10 posts • joined Tuesday 19th January 2010 12:37 GMT
It is interesting that Nature Geoscience published two papers about Antarctica yesterday:
Recent climate and ice-sheet changes in West Antarctica compared with the past 2,000 years
Eric Steig, et al
Acceleration of snow melt in an Antarctic Peninsula ice core during the twentieth century
Nerilie J. Abram, et al
The first is the one referred to in the El Reg article. it reports that normal variation in West Antarctica is quite large, so the recent warming can't be confidently attributed to a long term warming trend. The latter article reports that recent levels of summer melt in the Antarctic Peninsula are unprecedented over the last 1000 years.
Curious that only one of these papers gets reported by El Reg.
Looks ok to me
The report lists the reasons Councils have given for conducting investigations. They seem pretty reasonable to me. I'm wondering how else a Council would deal with some of these problems if they couldn't conduct an investigation.
Problem is more widespread...
I've spent all my life living on a planet with a surface gravity of about 1G. Yet I still have blurred vision and need to wear corrective glasses or contact lenses. I am by no means alone in this.
"Webster, who had a history of drunkeness ..."
So, was that unusual back then? How times change.
Surely you have to be served with an injunction before you can be bound by it. Only then will you know what it is you are not allowed to do.
Newspapers are informed by the courts when an injunction is issued, so they know what they cannot say. If twitterers are similarly bound, then the injunction should be issued to all on twitter - perhaps via a twitter acount.
Forgot the brakes?
An interesting idea. But when you arrive at Pluto after only five years travel, how do you stop?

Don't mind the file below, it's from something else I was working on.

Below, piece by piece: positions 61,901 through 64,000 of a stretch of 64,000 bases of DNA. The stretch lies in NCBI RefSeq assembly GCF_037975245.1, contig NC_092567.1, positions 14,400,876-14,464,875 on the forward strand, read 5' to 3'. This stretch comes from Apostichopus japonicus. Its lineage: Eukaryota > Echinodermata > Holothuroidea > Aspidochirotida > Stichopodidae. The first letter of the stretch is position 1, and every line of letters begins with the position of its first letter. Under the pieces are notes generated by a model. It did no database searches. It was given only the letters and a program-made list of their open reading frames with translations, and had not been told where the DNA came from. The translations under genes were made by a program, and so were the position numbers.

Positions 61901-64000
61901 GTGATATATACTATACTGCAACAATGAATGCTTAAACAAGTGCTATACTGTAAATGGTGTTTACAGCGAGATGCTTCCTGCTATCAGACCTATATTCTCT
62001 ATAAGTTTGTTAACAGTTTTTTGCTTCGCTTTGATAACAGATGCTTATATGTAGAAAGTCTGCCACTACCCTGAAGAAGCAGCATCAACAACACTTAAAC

The article quotes Klaus Winter as saying, "It is remarkable that there is so much concern about the effects of greenhouse conditions on tropical forests". However, the full original quote went on a bit further:
"It is remarkable that there is so much concern about the effects of greenhouse conditions on tropical forests. However, these horror scenarios probably have some validity if increased temperatures lead to more frequent or more severe drought as some of the current predictions for similar scenarios suggest."
I am by no means an expert in this area, but it is Intriguing to read more about the actual research. The existing picture is that temperatures cooled in most arctic regions for a long time, but they have begun to rise from around 1990 onwards. It is suspected that the post 1990 increase is related to man made climate change.
The tree ring data was drawn from 69 trees, from the treeline of the Khibiny Mountains on the Kola Peninsula in NW Russia. It showed a similar pattern of declining temperatures, until around 1970, and then a warming pattern since 1990.
The interesting bit being that the temperature variations from the tree ring data, up until about 1970, seem to closely match with solar activity. Since 1970, they no longer correlate with solar activity and other features seem to have come to dominate.
Can we have a Reg article about how new research into tree ring data confirms the recent warming trend in the arctic? It further shows that natural effects used to dominate temperature variations in the area studied, but now something else is dominating.
Interesting. A research paper is published showing data drawn from tree rings which is believed to indicate the summer temperatures over 400 years in one place: the Kola peninsula in NW Russia.
Lewis Page then assumes that the whole of the arctic region had the same summer temperatures as this one place in NW Russia.
He then starts assuming this casts doubt on other evidence about average global temperatures.
Temperature records relating to one place, are extrapolated to a much larger area, then to the whole globe. Marvellous.
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